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14 February 2015

Jack Kirby and creator credit

Last fall, the heirs of Jack Kirby reached a settlement with Marvel Comics. The terms of the settlement haven’t been announced, at least not that I have seen; it’s probable the settlement included cash for the family and increased recognition for Kirby in the comics and other media in which his co-creations are used.

The recognition is welcome news; the threat of legal action might have been part of the reason Marvel did not include Kirby’s name in many places it should have before. (Another part of the reason — and you can decide what proportion this makes up — is Marvel being stubborn and / or stupid.) The money is also good news for Kirby’s family; Jack Kirby is no longer around to be rewarded, but his family would have benefited if he had received in life the kind of monetary recompense his reputation suggests he deserves, so it makes sense they should receive some reward now.

I have been thinking about my feelings about the case for some time now — probably too long, as the case is passing below the public’s horizon. I admit I was somewhat ambivalent to the Kirby case. I have no idea what his heirs were legally entitled to, and in truth, it seems no one else does either. Decades of copyright decisions suggest the Kirby family would have lost, but given the Supreme Court’s interest, the outcome might — might — have been different this time. I often wondered why I followed the case at all; I have no affection for Kirby’s art, and none of the heirs created anything, making the legal battle one between a corporation fighting for profits vs. a family fighting for a ghost — an imaginary person fighting for money vs. real people fighting for a former person. Neither side appealed to my emotions.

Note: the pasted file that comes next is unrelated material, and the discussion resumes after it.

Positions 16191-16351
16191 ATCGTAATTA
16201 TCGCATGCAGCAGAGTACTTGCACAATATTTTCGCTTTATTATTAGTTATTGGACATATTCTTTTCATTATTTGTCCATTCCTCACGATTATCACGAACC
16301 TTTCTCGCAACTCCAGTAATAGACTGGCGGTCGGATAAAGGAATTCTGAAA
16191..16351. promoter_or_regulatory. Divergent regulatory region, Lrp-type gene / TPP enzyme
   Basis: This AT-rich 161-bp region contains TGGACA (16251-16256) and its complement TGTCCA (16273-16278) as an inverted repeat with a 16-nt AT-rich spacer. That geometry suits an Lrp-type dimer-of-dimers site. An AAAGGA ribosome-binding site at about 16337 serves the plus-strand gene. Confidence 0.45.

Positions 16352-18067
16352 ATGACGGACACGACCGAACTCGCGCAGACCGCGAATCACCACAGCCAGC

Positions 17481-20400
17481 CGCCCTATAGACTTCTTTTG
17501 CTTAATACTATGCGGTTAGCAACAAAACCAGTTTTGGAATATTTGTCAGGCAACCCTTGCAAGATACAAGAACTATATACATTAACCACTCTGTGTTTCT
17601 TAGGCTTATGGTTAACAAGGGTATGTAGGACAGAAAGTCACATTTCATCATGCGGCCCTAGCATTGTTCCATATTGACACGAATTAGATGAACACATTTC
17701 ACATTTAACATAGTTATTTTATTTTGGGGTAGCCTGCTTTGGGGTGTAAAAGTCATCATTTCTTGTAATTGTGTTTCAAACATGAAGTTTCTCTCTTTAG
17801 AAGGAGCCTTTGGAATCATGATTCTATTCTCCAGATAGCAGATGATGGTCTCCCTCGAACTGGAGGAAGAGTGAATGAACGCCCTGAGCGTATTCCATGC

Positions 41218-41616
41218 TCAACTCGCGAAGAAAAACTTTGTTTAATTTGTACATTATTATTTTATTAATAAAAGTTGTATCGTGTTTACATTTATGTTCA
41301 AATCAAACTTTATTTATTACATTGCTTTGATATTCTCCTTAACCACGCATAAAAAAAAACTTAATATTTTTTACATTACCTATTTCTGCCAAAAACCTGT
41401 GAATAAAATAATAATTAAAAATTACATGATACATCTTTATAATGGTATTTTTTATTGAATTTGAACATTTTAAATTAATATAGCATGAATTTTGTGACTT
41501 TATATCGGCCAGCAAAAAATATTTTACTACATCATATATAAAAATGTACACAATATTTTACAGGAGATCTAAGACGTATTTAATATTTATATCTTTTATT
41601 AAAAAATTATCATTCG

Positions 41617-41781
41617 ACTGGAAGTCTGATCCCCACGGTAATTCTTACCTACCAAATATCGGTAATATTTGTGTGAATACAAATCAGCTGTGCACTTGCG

(As an aside: While I don’t care for Kirby’s art, I do respect his place in comic history, and he remains one of the premier — perhaps the premier — imaginations to have ever worked in the comics industry.)

I should be sympathetic to the creative side of any argument, but the heirs’ contention that Kirby co-created Spider-Man, even though the evidence of this is thin at best and evanescent at worst, distressed me. Building the case for Kirby’s greatness shouldn’t mean diluting the credit given to others. Worse, it was Steve Ditko’s creation they tried to horn in on, and Ditko’s legacy is already dimmed by the shadow Kirby cast on Marvel’s Silver Age. I understand this contention was a bargaining chip; when you set out your demands, you always stake out ground as far forward as you can so you can give up some ground and still get what you want. Still, it rankled.